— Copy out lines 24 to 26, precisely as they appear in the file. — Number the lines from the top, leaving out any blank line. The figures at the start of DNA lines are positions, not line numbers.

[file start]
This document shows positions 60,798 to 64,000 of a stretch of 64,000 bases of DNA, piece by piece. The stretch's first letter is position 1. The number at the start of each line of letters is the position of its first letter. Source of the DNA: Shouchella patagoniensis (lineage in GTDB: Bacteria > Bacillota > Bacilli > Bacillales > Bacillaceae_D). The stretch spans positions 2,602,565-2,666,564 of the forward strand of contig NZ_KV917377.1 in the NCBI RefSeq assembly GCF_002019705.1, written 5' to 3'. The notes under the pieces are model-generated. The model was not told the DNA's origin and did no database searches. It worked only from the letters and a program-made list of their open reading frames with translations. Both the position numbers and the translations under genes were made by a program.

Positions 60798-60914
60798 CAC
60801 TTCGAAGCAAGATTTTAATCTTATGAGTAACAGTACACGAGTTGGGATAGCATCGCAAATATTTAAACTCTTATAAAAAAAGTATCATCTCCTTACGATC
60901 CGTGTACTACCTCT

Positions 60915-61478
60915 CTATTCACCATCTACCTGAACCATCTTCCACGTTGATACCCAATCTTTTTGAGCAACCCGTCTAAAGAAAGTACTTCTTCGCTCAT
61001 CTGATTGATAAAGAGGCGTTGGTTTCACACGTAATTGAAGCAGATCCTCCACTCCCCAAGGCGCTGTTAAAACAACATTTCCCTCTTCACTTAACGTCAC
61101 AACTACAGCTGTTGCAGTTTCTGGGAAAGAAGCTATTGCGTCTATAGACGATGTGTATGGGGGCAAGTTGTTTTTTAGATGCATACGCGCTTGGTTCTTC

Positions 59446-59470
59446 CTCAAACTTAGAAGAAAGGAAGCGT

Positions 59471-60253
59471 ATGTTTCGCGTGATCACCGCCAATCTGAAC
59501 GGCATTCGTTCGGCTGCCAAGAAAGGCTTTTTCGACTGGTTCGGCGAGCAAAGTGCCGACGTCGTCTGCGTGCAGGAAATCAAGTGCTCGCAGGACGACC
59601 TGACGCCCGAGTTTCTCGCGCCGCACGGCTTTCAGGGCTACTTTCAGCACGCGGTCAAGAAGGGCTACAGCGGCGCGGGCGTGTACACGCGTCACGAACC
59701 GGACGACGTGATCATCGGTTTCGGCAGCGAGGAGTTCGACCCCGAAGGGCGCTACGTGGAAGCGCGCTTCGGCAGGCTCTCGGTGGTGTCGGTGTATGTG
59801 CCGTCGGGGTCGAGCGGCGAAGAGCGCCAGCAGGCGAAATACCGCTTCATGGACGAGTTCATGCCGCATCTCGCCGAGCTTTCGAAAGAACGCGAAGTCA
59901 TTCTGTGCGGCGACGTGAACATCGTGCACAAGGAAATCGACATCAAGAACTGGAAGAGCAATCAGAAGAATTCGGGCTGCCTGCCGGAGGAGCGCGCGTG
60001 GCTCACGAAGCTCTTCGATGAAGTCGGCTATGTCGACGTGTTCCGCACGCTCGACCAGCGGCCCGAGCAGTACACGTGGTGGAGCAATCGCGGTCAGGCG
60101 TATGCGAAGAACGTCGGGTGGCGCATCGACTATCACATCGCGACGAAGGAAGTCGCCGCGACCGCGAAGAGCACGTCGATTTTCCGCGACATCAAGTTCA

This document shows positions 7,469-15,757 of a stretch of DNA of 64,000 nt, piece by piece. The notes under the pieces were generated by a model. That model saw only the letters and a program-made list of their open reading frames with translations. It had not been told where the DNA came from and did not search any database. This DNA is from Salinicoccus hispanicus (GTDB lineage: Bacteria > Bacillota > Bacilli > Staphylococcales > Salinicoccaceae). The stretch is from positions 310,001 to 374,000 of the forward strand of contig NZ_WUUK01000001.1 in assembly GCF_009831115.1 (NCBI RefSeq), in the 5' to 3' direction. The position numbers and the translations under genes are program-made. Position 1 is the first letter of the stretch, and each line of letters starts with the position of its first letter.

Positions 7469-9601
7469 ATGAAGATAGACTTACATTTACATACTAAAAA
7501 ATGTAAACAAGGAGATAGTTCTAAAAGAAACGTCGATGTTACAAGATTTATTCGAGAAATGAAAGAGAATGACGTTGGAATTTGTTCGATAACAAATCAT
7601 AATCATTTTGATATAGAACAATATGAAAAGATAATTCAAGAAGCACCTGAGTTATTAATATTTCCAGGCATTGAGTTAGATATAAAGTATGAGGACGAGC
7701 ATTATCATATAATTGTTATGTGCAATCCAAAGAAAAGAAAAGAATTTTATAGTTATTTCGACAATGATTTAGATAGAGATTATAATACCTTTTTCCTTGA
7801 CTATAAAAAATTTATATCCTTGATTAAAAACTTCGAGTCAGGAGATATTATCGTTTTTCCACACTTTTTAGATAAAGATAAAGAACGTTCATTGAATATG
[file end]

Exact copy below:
7501 ATGTAAACAAGGAGATAGTTCTAAAAGAAACGTCGATGTTACAAGATTTATTCGAGAAATGAAAGAGAATGACGTTGGAATTTGTTCGATAACAAATCAT
7601 AATCATTTTGATATAGAACAATATGAAAAGATAATTCAAGAAGCACCTGAGTTATTAATATTTCCAGGCATTGAGTTAGATATAAAGTATGAGGACGAGC
7701 ATTATCATATAATTGTTATGTGCAATCCAAAGAAAAGAAAAGAATTTTATAGTTATTTCGACAATGATTTAGATAGAGATTATAATACCTTTTTCCTTGA